At-Large candidate wants to bring experience of 48 years living in Yampa Valley to City Council
Daryl "Dog" Levin said he is running for council to stop development like what is planned at the Brown Ranch.
Daryl “Dog” Levin has more experience living in the Yampa Valley than anyone running for Steamboat Springs City Council. In his 48 years in the valley, he has lived in a tipi, cut his own logs in Big Red Park to build a house and has developed a “passion for the valley that is second to none.”
Levin said he is running for an At-Large seat on Council to stop development like the Yampa Valley Housing Authority’s Brown Ranch.
“I’m not a big proponent of filling the valley with 6,000 to 10,000 more people because our infrastructure that we have will not allow that,” Levin said. “City government shouldn’t be in the housing business. The city’s responsibility is to take care of the city, the police department, the fire department, EMS and the infrastructure of the city of Steamboat Springs.”
(The population projection agreed on by the city and housing authority for Brown Ranch is just over 6,000, but some of those people presumably already live in Steamboat.)
One of Levin’s key arguments against the Brown Ranch is that is won’t be affordable because Council and the housing authority have no control over interest rates or how the Federal Reserve decides to adjust them.
Levin said he is especially concerned about the traffic he feels the Brown Ranch would cause, which is a significant concern to him because of the limitations of U.S. Highway 40. While there may be several connections to the Brown Ranch itself, Levin said he feels there is only one ingress and egress when considering the highway bottleneck at 13th Street.
Levin said the city should not be working with the Yampa Valley Housing Authority at all. The housing authority is a government entity that was created by the city and Routt County and Council approves appointments to the housing authority board in partnership with County Commissioners.
“I do not feel that it is the city’s responsibility to get involved with the Yampa Valley Housing Authority and do the housing,” Levin said. “It’s always been done by private development, it’s the way it should be done.”
Levin said he feels Steamboat Resort should be spending more on housing, saying that they should put at least $50 million toward building housing for their employees.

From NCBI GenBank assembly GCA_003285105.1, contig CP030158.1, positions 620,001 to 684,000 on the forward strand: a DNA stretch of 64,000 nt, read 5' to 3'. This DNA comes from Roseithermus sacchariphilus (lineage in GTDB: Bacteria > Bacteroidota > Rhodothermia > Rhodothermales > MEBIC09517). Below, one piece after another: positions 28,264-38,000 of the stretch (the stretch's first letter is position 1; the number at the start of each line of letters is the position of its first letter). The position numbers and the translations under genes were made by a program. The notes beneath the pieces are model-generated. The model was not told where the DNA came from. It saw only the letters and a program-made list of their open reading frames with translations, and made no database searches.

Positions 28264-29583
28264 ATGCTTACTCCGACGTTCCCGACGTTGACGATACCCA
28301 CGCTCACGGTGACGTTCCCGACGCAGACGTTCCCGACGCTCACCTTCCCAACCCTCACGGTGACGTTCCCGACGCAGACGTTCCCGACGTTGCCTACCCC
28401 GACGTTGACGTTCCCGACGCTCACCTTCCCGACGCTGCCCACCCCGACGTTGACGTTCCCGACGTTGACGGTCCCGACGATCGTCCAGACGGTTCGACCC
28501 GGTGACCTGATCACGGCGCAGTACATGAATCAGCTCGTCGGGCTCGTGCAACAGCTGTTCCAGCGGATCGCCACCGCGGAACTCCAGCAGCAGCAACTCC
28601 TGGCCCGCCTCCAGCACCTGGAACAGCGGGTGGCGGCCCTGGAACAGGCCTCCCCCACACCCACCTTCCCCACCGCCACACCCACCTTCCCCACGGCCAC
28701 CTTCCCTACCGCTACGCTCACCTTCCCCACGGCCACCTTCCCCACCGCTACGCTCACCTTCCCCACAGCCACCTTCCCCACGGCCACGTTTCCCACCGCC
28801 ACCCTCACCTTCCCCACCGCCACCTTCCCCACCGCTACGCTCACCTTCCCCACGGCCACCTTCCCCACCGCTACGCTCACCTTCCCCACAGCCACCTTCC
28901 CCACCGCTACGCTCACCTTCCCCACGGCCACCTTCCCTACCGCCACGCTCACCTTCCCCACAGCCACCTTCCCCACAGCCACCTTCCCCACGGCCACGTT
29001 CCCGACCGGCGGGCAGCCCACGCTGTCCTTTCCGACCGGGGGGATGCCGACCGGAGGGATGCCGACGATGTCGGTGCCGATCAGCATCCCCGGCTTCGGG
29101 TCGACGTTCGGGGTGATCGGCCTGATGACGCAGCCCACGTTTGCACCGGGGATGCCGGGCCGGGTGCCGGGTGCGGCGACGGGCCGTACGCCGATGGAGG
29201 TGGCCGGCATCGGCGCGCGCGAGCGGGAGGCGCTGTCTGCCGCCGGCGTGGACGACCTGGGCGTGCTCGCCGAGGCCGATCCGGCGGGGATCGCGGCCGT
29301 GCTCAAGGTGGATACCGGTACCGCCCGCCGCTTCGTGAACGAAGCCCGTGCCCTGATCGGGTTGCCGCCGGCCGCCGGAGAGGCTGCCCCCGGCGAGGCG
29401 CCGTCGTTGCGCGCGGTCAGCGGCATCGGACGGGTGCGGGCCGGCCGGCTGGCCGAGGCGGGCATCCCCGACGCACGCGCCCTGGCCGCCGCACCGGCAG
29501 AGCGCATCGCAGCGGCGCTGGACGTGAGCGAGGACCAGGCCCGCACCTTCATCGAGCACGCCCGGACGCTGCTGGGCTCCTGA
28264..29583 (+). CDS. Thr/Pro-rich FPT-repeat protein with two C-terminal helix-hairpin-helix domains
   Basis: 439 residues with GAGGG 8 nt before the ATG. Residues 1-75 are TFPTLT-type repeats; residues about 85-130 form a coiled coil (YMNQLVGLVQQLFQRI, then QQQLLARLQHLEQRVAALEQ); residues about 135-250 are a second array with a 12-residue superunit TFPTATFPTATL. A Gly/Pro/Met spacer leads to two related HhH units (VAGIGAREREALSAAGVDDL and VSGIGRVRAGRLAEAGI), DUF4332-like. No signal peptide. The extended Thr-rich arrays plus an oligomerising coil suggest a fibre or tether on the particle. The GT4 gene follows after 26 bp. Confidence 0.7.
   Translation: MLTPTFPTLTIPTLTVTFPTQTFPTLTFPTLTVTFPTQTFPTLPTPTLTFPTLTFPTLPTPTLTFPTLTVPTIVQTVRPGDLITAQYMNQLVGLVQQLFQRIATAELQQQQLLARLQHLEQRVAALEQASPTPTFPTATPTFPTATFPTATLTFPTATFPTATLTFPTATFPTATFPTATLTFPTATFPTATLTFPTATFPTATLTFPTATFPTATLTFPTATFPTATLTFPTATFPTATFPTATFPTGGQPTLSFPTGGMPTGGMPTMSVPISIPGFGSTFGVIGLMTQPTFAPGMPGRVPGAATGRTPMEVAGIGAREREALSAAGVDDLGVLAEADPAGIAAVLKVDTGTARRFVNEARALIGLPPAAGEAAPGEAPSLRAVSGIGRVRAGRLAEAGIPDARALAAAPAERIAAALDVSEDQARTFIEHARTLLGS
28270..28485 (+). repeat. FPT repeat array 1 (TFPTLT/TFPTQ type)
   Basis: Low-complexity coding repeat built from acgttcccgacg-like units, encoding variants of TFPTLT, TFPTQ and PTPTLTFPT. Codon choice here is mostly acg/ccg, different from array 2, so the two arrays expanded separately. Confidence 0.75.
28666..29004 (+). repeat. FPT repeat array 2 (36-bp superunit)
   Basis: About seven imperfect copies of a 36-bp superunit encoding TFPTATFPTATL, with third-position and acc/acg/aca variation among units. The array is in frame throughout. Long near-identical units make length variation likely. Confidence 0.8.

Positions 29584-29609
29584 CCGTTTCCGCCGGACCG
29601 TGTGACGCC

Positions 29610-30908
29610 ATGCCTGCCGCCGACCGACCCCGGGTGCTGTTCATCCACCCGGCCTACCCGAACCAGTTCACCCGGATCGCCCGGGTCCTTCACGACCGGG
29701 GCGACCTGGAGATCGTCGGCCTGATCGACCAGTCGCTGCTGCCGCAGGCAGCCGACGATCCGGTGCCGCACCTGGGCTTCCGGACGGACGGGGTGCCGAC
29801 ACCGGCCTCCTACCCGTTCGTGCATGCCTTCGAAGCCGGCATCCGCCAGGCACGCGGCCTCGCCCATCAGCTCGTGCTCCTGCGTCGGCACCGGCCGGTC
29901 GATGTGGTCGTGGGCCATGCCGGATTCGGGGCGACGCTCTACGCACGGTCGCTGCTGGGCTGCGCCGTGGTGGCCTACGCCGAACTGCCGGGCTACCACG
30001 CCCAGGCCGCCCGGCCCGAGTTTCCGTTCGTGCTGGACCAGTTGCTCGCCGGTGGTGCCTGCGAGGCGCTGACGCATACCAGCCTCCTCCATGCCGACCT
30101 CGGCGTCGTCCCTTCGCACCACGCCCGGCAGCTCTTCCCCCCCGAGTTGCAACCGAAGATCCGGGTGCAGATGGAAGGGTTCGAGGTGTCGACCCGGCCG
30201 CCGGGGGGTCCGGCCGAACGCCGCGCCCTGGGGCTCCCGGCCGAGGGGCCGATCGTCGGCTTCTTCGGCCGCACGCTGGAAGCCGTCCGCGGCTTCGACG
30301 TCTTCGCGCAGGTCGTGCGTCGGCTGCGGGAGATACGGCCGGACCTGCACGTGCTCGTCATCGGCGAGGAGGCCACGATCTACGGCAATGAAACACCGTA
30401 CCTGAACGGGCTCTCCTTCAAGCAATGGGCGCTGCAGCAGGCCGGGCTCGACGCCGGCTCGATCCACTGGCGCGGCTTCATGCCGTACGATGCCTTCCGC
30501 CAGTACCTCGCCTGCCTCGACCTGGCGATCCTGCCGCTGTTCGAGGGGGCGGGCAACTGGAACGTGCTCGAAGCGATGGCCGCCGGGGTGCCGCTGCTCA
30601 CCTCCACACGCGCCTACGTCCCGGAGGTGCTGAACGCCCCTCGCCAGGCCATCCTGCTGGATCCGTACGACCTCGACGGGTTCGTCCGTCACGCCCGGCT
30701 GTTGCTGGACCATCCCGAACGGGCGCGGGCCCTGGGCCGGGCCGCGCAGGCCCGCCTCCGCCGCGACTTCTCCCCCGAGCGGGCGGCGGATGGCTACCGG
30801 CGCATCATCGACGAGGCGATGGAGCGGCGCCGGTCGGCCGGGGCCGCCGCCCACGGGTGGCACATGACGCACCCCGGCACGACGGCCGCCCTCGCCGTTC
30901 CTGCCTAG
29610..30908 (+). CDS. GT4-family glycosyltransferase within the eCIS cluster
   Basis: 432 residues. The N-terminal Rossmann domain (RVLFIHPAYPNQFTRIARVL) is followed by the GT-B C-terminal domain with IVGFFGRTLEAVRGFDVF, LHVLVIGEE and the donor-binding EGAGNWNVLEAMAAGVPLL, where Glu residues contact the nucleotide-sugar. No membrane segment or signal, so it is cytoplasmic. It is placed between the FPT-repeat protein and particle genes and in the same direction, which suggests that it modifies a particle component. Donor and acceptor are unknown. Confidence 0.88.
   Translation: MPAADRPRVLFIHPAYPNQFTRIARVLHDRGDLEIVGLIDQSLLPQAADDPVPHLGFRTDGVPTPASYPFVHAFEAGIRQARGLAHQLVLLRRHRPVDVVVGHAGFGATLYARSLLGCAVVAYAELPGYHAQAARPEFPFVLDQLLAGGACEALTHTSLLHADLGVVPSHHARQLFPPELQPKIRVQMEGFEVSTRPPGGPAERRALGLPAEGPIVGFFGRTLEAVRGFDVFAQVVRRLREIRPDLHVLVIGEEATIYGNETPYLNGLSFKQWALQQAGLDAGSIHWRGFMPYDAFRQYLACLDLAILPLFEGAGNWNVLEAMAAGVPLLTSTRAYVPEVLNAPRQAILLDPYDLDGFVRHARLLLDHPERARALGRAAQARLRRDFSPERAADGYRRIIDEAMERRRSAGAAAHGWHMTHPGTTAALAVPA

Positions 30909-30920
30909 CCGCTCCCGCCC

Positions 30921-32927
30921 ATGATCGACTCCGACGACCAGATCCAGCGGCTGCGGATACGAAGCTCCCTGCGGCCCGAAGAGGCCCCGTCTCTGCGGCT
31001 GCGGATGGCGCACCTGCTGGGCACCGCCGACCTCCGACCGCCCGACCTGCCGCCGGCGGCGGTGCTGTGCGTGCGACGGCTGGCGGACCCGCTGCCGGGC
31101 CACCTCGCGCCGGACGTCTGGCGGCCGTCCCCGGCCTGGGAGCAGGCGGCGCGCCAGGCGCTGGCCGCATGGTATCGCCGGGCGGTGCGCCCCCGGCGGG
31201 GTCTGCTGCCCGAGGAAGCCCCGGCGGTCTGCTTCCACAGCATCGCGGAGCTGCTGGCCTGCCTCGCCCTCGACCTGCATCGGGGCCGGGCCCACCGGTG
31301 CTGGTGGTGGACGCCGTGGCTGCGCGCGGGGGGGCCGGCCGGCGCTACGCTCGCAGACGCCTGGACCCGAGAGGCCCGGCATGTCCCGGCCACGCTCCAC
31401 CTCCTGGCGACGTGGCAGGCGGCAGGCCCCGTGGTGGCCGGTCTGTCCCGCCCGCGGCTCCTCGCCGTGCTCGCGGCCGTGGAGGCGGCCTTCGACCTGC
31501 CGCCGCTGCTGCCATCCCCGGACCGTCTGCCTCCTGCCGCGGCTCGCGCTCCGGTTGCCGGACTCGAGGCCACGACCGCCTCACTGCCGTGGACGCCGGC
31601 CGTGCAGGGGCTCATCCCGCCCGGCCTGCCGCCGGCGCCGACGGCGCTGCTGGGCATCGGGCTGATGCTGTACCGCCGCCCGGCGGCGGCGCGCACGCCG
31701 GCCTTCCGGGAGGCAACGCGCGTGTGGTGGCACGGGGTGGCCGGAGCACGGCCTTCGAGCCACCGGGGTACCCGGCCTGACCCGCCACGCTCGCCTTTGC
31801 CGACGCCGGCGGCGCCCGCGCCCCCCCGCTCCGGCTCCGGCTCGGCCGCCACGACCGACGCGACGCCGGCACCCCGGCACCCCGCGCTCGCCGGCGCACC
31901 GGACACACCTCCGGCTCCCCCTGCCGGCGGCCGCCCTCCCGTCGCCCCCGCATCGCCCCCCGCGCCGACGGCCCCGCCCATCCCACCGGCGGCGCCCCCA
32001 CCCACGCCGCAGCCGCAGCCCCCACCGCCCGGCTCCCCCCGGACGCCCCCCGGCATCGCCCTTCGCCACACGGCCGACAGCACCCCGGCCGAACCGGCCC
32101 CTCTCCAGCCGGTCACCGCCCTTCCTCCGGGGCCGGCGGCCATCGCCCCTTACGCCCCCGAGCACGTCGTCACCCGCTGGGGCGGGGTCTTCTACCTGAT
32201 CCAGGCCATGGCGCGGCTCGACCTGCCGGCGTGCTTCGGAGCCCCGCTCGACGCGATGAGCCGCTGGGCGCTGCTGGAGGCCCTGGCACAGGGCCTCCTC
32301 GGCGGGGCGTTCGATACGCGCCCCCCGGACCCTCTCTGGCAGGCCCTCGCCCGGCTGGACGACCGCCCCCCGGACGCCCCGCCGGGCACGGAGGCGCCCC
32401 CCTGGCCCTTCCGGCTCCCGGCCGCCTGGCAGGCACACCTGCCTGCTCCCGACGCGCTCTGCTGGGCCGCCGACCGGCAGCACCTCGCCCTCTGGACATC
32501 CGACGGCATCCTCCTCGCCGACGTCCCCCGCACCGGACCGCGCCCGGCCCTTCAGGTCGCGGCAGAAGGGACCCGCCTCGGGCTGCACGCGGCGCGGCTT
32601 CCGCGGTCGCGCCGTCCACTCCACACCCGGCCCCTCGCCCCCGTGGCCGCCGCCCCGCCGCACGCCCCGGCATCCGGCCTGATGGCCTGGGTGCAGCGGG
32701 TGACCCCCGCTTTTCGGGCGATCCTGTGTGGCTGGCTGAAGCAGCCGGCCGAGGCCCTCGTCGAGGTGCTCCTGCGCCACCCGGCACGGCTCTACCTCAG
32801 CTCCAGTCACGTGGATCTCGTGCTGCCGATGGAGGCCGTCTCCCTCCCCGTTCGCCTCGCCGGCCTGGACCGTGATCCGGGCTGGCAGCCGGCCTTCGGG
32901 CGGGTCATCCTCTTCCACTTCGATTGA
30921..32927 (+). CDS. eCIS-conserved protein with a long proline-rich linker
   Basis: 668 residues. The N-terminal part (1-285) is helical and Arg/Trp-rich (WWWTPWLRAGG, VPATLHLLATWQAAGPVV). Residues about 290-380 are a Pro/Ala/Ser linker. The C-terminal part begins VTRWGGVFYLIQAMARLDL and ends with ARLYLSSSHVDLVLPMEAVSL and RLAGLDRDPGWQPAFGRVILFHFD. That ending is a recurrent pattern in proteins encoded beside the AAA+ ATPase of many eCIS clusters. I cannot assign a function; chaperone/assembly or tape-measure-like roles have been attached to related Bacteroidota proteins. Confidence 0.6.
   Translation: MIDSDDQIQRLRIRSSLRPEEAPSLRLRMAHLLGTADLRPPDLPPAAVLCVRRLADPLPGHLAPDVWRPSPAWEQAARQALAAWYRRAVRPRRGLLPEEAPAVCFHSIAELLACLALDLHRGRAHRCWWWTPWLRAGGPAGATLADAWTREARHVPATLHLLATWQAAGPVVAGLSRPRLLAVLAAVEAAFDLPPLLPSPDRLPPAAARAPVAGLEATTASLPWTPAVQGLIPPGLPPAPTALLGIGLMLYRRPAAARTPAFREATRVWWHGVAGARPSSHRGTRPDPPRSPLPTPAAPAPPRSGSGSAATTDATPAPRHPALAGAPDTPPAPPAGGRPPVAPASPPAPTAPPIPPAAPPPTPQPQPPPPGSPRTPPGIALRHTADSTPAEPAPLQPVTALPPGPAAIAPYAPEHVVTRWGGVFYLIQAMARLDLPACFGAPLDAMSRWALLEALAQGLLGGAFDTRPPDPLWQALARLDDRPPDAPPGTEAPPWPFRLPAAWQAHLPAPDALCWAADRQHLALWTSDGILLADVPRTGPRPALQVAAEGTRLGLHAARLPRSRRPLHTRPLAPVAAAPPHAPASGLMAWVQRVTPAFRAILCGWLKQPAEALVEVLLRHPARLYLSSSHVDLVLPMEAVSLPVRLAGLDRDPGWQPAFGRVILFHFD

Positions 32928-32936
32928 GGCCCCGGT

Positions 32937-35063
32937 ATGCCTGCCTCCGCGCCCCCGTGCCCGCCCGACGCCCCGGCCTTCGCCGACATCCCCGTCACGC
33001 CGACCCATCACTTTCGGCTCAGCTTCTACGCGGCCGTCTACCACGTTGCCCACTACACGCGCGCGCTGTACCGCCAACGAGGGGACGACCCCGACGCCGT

The Brown Ranch should be split up into 35-acre parcels and allow people to build single-family homes on them, Levin said. He added that the city should wait until developments currently happening in town are finished before trying to build more housing. Levin pointed YVHA’s Anglers and Mid Valley projects as well as some pursued by private developers on the west end of town.
“We only have so much land and it’s a very narrow valley,” Levin said. “I’ve seen what annexation has done to my great state of California and it’s not very pretty.”
Levin said he is a supporter of a regional train in the Yampa Valley because it could help solve housing issues by moving workers up and down the valley. With a train, it would be viable to live as far away as McCoy and still work in Steamboat, Levin said.
“You’re opening up a whole bunch of opportunity for people to build in Craig, even a little more in Hayden and all the way South,” Levin said.
Levin said he supports the adopted Routt County Climate Action Plan, but says that it should be a slow process to transition. He pointed to other countries like China which still burn coal and put “straight pollution” in the air as to why there wasn’t a need to move quickly.
Still, Levin said he is a supporter of developing more green, renewable energy and has been since he installed passive solar energy on his house in the 80s. Levin said green solutions may cost more upfront, but that Council needs to pay attention to the return over the life of the project.
“You just don’t go, we’re doing this,” Levin said. “It has to be sustainable to do it of course and the money has got to be there to do it.”
When it comes to a property tax, Levin said it is something that the city could consider, though he wasn’t sure how that would look. He said that to him second homeowners are getting off easy without needing to pay property taxes and he would be open to looking at a tax that tried to target non-locals who own property.
“We might need one if we’re going to continue to grow. We can’t depend on our taxes from tourism to pay for everything,” Levin said. “(Second homeowners) are getting off scot-free, and we’re not.”